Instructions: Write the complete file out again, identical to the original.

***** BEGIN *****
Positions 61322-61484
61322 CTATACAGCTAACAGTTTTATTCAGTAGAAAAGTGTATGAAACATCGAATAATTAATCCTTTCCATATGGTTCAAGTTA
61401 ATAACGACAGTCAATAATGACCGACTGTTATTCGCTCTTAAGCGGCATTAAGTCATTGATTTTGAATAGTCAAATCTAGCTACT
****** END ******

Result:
Positions 61322-61484
61322 CTATACAGCTAACAGTTTTATTCAGTAGAAAAGTGTATGAAACATCGAATAATTAATCCTTTCCATATGGTTCAAGTTA
61401 ATAACGACAGTCAATAATGACCGACTGTTATTCGCTCTTAAGCGGCATTAAGTCATTGATTTTGAATAGTCAAATCTAGCTACT